Mammillaria rhodantha Link & Otto
Mammillaria bonavitii, Mammillaria calacantha, Mammillaria chrysacantha, Mammillaria fulvispina, Mammillaria fuscata, Mammillaria pulchra, Mammillaria rhodantha f. fulvispina, Mammillaria rhodantha f. ruficeps, Mammillaria rhodantha subsp. fuscata, Mammillaria rhodantha var. fulvispina, Mammillaria rhodantha subsp. rhodantha, Mammillaria ruficeps, Mammillaria rutila, Neomammillaria calacantha, Neomammillaria calacantha, Neomammillaria rhodantha
This species is native to Mexico.
Mammillaria rhodantha is a small cactus with dark green stems covered with tubercles and spines that grow from the areoles at the tip of the conical to cylindrical tubercles. It grows solitary or in small clumps. Stems are spherical to short cylindrical or club-shaped with white wool in the axils, up to 16 inches (30 cm) tall and up to 5 inches (12.5 cm) in diameter. Spines are variable in number, size, and color. Each areole bears 4 to 6 central and 16 to 24 radial spines. The central spines are reddish-brown or pale to golden yellow, slightly curved, and up to 0.6 inches (1.5 cm) long. Radial spines are white or yellowish and up to 0.4 inches (1 cm) long. Flowers are deep-pink to purple, up to 0.9 inches (2.2 cm) long, up to 0.7 inches (1.8 cm) in diameter, and appear from spring to fall. Fruits are purplish-pink, cylindrical to club-shaped, and up to 1 inch (2.5 cm) long.
The specific epithet "rhodantha" derives from the Ancient Greek words "rhodo," meaning "rose-colored," and "anthos," meaning "flower," and refers to the coloration of the flowers.
How to Grow and Care for Mammillaria rhodantha
Light: Plant this cactus in an area of your garden that receives 4 hours of direct sunlight a day. If growing M. rhodantha indoors, place it near the brightest window in your home or office to ensure your cactus gets enough light. If possible, place the pot on the balcony or in the garden for extra light from spring to fall.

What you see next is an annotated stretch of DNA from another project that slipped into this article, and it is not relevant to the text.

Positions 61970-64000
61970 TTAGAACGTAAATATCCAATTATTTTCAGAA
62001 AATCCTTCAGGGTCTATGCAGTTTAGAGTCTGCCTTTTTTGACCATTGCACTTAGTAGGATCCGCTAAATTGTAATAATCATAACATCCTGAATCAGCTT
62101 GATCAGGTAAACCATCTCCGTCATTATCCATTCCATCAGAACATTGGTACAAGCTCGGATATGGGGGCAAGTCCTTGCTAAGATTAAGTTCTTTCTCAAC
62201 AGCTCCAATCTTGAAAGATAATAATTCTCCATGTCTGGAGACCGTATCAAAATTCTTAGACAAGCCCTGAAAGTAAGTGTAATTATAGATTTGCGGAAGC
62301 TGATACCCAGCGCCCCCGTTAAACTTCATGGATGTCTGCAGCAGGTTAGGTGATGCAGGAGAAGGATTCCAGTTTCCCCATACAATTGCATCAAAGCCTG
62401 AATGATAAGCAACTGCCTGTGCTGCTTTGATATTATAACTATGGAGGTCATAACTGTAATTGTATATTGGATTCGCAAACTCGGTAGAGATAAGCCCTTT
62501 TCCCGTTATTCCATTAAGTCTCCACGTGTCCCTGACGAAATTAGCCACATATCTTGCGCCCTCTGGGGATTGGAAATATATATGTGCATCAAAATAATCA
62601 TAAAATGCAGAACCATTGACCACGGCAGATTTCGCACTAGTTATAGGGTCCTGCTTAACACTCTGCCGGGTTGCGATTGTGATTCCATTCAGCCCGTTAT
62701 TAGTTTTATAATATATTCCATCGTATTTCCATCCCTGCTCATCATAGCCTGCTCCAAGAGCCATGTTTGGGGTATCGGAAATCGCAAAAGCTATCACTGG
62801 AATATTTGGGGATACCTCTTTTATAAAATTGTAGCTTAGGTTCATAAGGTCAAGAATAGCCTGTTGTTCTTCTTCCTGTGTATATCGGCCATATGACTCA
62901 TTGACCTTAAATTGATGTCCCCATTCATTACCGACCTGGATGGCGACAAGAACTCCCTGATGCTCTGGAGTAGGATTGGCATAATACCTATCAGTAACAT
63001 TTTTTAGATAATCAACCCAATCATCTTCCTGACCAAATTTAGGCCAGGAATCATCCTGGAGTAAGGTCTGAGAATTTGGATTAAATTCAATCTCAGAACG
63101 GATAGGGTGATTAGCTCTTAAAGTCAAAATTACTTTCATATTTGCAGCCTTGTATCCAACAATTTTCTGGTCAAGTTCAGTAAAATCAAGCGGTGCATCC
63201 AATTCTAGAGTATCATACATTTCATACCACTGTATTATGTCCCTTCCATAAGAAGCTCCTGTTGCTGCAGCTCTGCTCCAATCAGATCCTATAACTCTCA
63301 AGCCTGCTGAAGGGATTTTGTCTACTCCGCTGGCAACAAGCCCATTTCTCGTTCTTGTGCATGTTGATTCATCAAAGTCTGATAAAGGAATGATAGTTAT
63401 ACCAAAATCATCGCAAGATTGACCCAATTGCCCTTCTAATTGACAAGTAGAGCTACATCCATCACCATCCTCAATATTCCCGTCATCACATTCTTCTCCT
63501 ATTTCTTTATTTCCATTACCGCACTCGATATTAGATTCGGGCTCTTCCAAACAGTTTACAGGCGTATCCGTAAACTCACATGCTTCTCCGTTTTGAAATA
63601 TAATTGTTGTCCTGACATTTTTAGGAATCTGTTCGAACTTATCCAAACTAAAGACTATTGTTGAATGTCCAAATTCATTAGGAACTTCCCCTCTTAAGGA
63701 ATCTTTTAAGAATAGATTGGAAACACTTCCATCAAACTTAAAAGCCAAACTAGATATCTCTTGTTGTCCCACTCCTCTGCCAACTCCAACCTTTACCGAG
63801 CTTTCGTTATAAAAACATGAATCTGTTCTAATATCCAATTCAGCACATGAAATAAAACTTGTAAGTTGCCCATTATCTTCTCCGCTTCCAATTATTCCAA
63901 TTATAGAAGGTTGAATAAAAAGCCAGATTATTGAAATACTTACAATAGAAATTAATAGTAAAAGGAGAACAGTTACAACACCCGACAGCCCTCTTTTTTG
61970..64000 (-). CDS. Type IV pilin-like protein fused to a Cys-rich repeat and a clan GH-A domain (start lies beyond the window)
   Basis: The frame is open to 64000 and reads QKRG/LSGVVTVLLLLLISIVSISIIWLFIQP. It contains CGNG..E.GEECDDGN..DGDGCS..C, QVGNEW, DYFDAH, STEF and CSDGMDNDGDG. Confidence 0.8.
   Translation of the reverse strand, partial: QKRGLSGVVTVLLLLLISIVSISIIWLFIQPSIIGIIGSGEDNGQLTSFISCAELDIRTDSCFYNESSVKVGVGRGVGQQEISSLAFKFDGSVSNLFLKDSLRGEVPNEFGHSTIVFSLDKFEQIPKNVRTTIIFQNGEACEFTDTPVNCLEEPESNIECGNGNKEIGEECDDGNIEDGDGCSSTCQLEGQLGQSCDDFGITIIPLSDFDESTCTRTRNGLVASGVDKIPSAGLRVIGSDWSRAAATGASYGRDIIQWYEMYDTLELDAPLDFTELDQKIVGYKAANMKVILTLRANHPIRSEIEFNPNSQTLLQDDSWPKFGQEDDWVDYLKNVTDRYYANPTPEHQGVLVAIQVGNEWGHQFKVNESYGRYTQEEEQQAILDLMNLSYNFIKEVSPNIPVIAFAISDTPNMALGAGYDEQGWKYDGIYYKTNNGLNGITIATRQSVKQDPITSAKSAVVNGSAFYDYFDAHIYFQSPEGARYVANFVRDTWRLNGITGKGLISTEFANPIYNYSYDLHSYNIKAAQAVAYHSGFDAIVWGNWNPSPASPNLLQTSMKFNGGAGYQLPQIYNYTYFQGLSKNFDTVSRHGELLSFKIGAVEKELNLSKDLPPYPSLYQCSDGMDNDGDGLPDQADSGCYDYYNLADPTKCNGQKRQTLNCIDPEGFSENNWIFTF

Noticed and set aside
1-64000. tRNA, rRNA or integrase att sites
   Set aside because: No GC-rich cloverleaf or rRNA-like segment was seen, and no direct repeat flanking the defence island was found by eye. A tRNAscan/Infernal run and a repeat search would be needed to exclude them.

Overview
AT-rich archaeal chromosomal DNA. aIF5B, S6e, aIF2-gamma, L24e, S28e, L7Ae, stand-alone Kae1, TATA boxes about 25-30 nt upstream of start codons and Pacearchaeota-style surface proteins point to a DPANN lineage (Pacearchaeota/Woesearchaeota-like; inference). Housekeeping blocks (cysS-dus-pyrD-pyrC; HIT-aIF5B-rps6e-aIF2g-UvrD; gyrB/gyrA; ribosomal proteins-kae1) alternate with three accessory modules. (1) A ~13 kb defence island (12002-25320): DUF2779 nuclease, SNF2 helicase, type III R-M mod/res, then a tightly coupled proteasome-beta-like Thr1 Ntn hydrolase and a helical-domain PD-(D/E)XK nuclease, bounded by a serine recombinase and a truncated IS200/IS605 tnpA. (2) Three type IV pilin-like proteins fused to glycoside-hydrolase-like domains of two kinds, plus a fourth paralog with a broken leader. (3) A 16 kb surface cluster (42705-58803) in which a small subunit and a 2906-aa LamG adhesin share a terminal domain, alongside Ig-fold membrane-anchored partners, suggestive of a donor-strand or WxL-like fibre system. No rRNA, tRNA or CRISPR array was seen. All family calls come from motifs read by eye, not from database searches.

Soil: M. rhodantha requires a soil mix that provides root aeration and good drainage, whether grown outdoors or indoors. Use commercial cactus potting mixes or create your own potting mix.
Hardiness: This cactus is heat tolerant but is not a cold-hardy plant. M. rhodantha can withstand temperatures as low as 25 to 50 °F (-3.9 to 10 °C), USDA hardiness zones 9b to 11b.
Watering: From spring to fall, water deeply and wait for the soil to dry out before watering again. Never let the pot sit in water. Suspend watering in the winter.
Fertilizing: M. rhodantha can benefit from fertilization during the growing season. Apply a water-soluble fertilizer for cacti and other succulents. Suspend feeding during the winter when the plant goes dormant.
Repotting: Repot every two or three years into a slightly larger pot. The best time to repot your M. rhodantha is late winter or early spring, but the repotting process can be done almost any time of the year.
Propagation: There are two easy ways to propagate M. rhodantha: by seeds or by dividing offsets. The best time to remove offsets is in spring and summer. Sow the seeds in late spring or summer.
Learn more at How to Grow and Care for Mammillaria.
Toxicity of Mammillaria rhodantha
M. rhodantha is considered non-toxic to both humans and pets.
- Back to genus Mammillaria
- Succupedia: Browse succulents by Scientific Name, Common Name, Genus, Family, USDA Hardiness Zone, Origin, or cacti by Genus
Click on a photo to see a larger version.